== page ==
are given up.

Question (ii)
What, according to the writer, is the ‘universal law of nature’?
Growth of a child is an example of an organic process. The child first learns to crawl, then to stand and walk and finally to run.

Question (iii)
How did Gandhi accomplish the most difficult tasks effortlessly?
According to the author, the ‘universal law of nature’ is that growth is gradual.

Question (iv)
Which part of Gandhi’s life is not seen by most people?
Gandhiji accomplished the most difficult tasks effortlessly by practice, self-mastery, and discipline. He worked on small things and learnt from his mistakes.

Question (v)
How can we achieve our ‘ideal goals’?
Gandhi’s struggles, fears, doubts and anxieties, or his inner efforts to overcome them were not seen by most people.

Question (vi)
Find a word from the passage (para-3) which means ‘intentionally’ or ‘purposely’.
deliberately

Question (vii)
Find a word from the passage (para-5) which means ‘of deep significance’.
profound

IV. Read the following passage carefully. (12 marks)

1. One of the greatest sailing adventures of the past 25 years was the conquest of the Northwest Passage, powered by sail, human muscle, and determination. In 100 days, over three summers (1986-88), Jeff Maclnnis and Mike Beedell accomplished the first wind-powered crossing of the Northwest Passage.

2. In Jeff Maclnnis’s words…Our third season. We weave our way through the labyrinth of ice, and in the distance, we hear an unmistakable sound. A mighty bowhead whale is nearby, and its rhythmic breaths fill us with awe. Finally, we see it relaxed on the surface, its blowhole quivering like a volcanic cone, but it senses our presence and quickly sounds. We are very disappointed. We had only good intentions – to revel in its beautiful immensity and to feel its power. Mike thinks how foolish it would be for this mighty beast to put any faith in us. After all, we are .members of the species that had almost sent the bowhead into extinction with our greed for whale oil and bone. It is estimated that around 38,000 bowheads were killed off eastern Baffin Island in the 1800s; today, there are about 200 left.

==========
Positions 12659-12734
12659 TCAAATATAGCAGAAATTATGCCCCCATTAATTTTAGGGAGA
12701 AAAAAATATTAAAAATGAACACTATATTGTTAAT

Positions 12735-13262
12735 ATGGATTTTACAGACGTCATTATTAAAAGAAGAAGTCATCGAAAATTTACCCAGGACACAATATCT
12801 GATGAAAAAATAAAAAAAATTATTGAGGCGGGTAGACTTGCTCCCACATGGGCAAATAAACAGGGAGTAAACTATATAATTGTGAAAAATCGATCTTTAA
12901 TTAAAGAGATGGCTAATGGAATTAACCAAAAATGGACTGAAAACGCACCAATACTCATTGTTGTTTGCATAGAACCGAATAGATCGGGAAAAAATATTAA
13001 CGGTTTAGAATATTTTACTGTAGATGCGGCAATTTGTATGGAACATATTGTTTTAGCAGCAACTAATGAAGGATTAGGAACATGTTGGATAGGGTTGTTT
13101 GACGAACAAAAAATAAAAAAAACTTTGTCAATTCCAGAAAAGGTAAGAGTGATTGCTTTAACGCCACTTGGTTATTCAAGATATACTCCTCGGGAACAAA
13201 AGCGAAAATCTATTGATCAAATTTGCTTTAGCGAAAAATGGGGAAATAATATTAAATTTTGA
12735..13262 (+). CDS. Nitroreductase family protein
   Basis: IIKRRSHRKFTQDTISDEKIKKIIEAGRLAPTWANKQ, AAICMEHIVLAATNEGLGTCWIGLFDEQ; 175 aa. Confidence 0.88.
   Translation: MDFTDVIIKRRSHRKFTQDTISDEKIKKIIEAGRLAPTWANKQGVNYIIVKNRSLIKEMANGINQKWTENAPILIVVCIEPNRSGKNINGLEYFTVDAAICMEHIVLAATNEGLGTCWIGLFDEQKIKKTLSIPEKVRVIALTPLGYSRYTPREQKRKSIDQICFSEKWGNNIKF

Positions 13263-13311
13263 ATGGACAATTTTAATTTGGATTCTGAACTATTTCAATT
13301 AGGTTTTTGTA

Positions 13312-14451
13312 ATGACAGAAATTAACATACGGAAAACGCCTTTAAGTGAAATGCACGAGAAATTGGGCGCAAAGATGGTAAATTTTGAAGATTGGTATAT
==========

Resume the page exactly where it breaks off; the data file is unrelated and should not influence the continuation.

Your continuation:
3. The fascinating and sometimes the terrifying wildlife keeps us entertained during our explorations. Bearded harp and ring seals greet us daily. The profusion of birdlife is awesome; at times, we see and smell hundreds and thousands of thick¬billed murres clinging to their cliffside nests. Our charts show that we are on the edge of a huge shoal where the frigid ocean currents upswell and mix nutrients that provide a feast for the food chain. At times, these animals scare the living daylights out of us. They have a knack of sneaking up behind us and then shooting out of the water and belly, flopping for maximum noise and splash. A horrendous splash coming from behind has a heart-stopping effect in polar bear country.

4. We have many encounters with the “Lords of the Arctic”, but we are always cautious, observant, and ever so respectful that we are in their domain. In some regions, the land is totally devoid of life, while in others, the pulse of life takes our breath away. Such is the paradox of the Arctic. Its wastelands flow into oasis that are found nowhere else on the face of the earth. Many times we find ancient signs of Inuit people who lived here, superbly attuned to the land. We feel great respect for them as this landscape is a challenge at every moment.